Decola, a Brazilian rapper based in Portugal, is conquering new horizons overseas with the release of his first mixtape, entitled “Deadline”. With nine tracks that address themes such as life, death, the struggle for success and his relationship with God, the album reflects the urgency of his sharp verses. “Deadline” is now available on all major music platforms.
The mixtape marks the confluence of Decola’s journeys, who started out as a designer and found a powerful form of expression in music. The title “Deadline” refers to the deadline for a job, evidencing the rapper’s eagerness to share his message through the flow of rap.
The mixtape’s title track serves as an artistic manifesto for Decola, revealing his decision to drop other projects to dedicate himself entirely to music. As a carioca living in Europe, Decola faced challenges as an immigrant in search of his place in the rap scene. His artistic name came from his experience of flying by plane to reach his goals, expressing his experiences and roots without losing his origins.
Decola’s lyrics are inspired by her own struggles with depression, unemployment and the loss of childhood friends. His compositions veer between satire and serious matters, combining classic rap braggadocio with self-deprecating humor. The tracks feature a fusion of musical styles such as soul, rock, samba and house music.
Decola adopts a work philosophy inspired by artists like Russ and BONES, releasing music frequently and constantly interacting with its fans. This approach has resulted in an improvement in the organic bases of disclosure and in the construction of connections over the last four years. With two EPs and four singles already released, Decola is on the rise, preparing for the release of his second mixtape, “Radar”, scheduled for the second half of 2023.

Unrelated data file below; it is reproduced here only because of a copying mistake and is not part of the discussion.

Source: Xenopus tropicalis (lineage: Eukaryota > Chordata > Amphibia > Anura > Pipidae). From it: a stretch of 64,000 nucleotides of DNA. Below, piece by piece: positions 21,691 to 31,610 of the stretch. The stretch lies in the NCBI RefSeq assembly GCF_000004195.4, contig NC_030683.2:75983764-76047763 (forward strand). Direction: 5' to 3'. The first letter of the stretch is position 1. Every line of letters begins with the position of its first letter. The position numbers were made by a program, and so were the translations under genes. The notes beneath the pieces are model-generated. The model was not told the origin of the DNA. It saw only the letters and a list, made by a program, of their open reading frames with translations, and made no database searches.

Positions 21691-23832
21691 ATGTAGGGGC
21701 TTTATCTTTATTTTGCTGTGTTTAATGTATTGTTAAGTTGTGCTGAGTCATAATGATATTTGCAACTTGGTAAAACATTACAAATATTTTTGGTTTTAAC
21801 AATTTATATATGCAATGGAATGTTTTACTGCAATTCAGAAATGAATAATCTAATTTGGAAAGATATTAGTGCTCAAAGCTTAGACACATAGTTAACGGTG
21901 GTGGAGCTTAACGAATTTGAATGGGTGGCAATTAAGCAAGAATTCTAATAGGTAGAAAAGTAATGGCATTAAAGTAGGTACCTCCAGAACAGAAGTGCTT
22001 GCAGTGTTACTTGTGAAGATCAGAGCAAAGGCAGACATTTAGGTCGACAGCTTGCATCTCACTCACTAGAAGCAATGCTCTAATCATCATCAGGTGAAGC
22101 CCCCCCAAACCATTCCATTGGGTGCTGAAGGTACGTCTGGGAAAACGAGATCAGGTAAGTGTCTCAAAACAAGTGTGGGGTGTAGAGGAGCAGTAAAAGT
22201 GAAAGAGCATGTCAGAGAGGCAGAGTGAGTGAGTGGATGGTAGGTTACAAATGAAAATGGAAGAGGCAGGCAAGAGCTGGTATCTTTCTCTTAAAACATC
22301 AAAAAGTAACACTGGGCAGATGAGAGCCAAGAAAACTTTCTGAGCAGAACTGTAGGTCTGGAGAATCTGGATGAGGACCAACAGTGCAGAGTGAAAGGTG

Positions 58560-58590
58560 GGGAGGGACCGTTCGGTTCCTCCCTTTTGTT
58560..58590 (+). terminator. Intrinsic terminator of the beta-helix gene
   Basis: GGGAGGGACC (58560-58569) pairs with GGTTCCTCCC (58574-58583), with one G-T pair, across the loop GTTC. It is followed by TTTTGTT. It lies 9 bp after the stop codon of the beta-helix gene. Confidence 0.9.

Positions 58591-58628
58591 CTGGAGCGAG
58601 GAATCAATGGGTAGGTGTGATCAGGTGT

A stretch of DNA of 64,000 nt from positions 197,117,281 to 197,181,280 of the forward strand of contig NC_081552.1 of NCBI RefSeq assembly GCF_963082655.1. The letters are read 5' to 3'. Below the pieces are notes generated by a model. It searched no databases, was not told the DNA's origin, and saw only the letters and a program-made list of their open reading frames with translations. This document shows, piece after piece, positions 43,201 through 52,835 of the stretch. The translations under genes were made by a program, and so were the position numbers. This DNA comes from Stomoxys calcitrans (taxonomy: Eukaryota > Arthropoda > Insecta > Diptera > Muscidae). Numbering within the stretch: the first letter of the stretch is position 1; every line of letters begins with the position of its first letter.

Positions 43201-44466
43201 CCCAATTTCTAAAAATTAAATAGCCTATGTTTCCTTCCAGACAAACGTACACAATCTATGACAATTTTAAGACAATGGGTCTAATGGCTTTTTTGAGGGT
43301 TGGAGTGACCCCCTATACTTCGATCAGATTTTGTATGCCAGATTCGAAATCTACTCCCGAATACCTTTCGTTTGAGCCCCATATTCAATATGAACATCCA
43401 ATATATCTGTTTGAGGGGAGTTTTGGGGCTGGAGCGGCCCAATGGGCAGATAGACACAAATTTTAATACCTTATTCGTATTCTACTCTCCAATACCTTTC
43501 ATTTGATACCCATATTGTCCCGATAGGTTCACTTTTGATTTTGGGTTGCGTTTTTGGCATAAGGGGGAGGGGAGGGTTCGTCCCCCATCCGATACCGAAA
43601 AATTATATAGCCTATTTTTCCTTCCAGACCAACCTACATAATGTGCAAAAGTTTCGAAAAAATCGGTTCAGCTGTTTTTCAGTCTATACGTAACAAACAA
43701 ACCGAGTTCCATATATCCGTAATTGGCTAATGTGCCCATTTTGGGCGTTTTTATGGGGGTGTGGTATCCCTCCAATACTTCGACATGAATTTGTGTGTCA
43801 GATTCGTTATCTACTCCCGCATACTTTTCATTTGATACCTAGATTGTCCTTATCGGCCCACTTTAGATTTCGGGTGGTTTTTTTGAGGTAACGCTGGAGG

How did your passion for rap come about and what motivated you to abandon other projects to dedicate yourself fully to music?
My passion for rap started in 2003, when I was 13 years old, when I first came into contact with rappers like 50 cent, Eminem, Racionais, Black Alien and Marcelo D2. At the time, the records I listened to the most were “Get Rich or Die Tryin”, “The search for the perfect beat” and “Babylon By Gus”. But it wasn’t until 2019 that I first thought about trying a career in music. The Decision came from my experience that year, when I saw myself without work and becoming impoverished very quickly with the devaluation of the real, I became a realtor in the city where I live in Portugal. After 7 months of great difficulty and immense challenges, I managed to carry out a series of deals that give me an immense feeling of power. The feeling gave me a feeling that I was capable of anything,
What are the main inspirations behind the lyrics of your songs? How does your struggle with depression and other personal struggles influence your art?
My main source of inspiration is the space between the material and the immaterial. I am obsessed with the power of ideas and how they are capable of changing our reality. My artistic name comes from the fact that I became a rapper after traveling by plane and changing countries, but it also alludes to the aerial character of my personality and how I want to “inspire” people to overcome their own challenges. I have lived with depression since I was 11 years old, it is a much more common and present companion than I would like to admit, not least because I live with intense mood swings.
How was the process of creating and producing the “Deadline” mixtape? What were the challenges faced and the achievements achieved during this process?
DEADLINE is my most ambitious project so far because it is the longest and I believe that my greatest strength is in production, I am convinced that I am one of the artists with the highest volume of work intensity in Brazil and Portugal. I just think that there are artists with an intensity similar to mine, but not greater, because I bet I work more than most. My gas comes from the strength of my desire to establish myself as an artist, but also from what I learned from the challenges as a realtor in a foreign country, where I worked for hours hungry, hot and cold. We’re talking about DEADLINE, but my next tape is already ready and I’m currently producing material for 2024. The biggest challenge is money, it’s expensive to stay in music and fight for a space in the “sea of notoriety”. But I have patience and mostly,